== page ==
For the last quarter century, the climate science denial machine, its cogs oiled by fossil fuel money, has been attacking climate science, climate scientists and every official US report on climate change, along with State and local efforts – with the aim of undermining action on climate change.

Our new report, Dealing in Doubt, sets out the history of these attacks going back to the early 90s. These are attacks based on anti-regulatory, so called “free market” ideology, not legitimate scientific debate, using a wide range of dirty tricks: from faked science, attacks on scientists, fake credentials, cherry-picking scientific conclusions: a campaign based on the old tobacco industry mantra: “doubt is our product”.

We give special attention to perhaps today’s poster child of the climate denial machine’s free market think tanks, the Heartland Institute, which is about to launch a new version of its “NIPCC” or “climate change reconsidered” report next week in Chicago.

Unlike the real IPCC, with thousands of scientists involved from around the world, the Heartland Institute’s handful of authors is paid. Several of them claim fake scientific credentials. They start with a premise of proving the overwhelming consensus on climate science wrong, whereas the real IPCC simply summarizes the best science to date on climate change.

This multi-million dollar campaign has been funded by anti-government ideologues like the Koch brothers, companies like ExxonMobil and trade associations like the American Petroleum Institute.

More recently, less visible channels of funding have been revealed such as the Donors Capital Fund and Donors Trust, organization that that has been called the “ATM of the conservative movement”, distributing funds from those who don’t want to be publicly associated with the anti-environmental work product of organizations like the Heartland Institute.

In the last week we’ve seen new peer-reviewed science published, linking at least half of 2012’s extreme weather events to a human carbon footprint in the atmosphere and on the weather and climate.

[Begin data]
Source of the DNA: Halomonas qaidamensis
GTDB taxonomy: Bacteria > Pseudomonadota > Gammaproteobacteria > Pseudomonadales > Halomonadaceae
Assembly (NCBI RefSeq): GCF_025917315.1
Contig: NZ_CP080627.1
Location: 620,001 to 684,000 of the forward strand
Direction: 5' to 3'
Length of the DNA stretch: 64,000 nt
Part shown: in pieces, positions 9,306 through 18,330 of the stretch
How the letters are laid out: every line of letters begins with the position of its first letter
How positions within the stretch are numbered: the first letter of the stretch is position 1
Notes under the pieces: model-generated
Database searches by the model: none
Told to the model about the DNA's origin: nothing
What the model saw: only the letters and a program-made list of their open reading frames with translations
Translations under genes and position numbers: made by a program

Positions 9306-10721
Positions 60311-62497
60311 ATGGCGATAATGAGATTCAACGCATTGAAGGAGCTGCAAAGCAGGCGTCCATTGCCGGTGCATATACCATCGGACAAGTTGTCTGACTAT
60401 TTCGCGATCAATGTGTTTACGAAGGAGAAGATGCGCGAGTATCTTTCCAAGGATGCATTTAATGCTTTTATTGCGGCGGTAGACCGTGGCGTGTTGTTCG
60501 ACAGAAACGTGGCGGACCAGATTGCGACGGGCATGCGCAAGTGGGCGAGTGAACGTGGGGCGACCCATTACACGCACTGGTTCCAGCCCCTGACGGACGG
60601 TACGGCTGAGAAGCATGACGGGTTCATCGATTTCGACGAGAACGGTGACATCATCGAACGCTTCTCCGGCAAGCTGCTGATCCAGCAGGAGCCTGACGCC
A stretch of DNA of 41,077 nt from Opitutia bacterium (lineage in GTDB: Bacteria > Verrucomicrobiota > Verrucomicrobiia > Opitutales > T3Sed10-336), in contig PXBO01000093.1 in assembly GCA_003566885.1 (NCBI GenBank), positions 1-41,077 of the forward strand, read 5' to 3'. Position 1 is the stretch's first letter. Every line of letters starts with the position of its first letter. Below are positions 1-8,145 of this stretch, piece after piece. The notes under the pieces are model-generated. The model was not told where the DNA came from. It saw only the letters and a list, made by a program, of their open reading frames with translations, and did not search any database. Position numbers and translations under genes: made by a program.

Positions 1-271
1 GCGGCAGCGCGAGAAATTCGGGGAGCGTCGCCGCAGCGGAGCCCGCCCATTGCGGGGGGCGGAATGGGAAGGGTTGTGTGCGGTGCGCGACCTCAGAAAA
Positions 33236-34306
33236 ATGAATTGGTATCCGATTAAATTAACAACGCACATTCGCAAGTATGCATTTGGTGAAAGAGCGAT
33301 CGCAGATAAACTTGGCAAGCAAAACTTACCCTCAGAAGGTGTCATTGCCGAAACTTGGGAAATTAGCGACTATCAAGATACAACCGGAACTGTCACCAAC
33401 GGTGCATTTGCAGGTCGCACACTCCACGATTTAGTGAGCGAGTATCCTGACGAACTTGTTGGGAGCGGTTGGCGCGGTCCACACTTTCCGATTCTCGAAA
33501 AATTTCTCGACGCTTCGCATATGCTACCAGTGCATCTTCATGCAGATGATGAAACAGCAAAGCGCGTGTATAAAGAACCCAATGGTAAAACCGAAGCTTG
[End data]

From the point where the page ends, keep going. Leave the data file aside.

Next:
As the scientific consensus strengthens by the day that climate change is happening now, that carbon pollution is causing it and must be regulated, the denial machine is getting increasingly shrill. But today, while they are being increasingly ignored by a majority of the public, their mouthpieces in the US House of Representatives, for instance, have increased in number.

They’re still fighting the science – and they’re still being funded, to the tune of millions of dollars each year, to do it.

Dealing in Doubt sets out a history of these attacks. We show how the tactics of the tobacco industry’s campaign for “sound science” led to the formation of front groups who, as they lost the battle to deny smoking’s health hazards and keep warning labels off of cigarettes, turned their argumentative skills to the denial of climate change science in order to slow government action.

What we don’t cover is the fact that these organizations and deniers are also working on another front, attacking solutions to climate change. They go after any form of government incentive to promote renewable energy, while cheering for coal, fracking and the Keystone pipeline.

They attack any piece of legislation the US EPA puts forward to curb pollution. Decrying President Obama’s “war on coal” is a common drumbeat of these anti-regulation groups. One key member of the denial machine, astrophysicist Willie Soon from the Smithsonian Institute for Astrophysics, has portrayed himself as an “expert” on mercury and public health in order to attack legislation curbing mercury emissions from coal plants.

This recent history, as well as the prior history of denial by the tobacco companies and chemical, asbestos and other manufacturing industries, is important to remember because the fossil fuel industry has never admitted that it was misguided or wrong in its early efforts to delay the policy reaction to the climate crisis. To this day, it continues to obstruct solutions.

The individuals, organizations and corporate interests who comprise the ‘climate denial machine’ have caused harm and have slowed our response time. As a result, we will all ultimately pay a much higher cost as we deal with the impacts, both economic and ecological.

Eventually, these interests will be held accountable for their actions.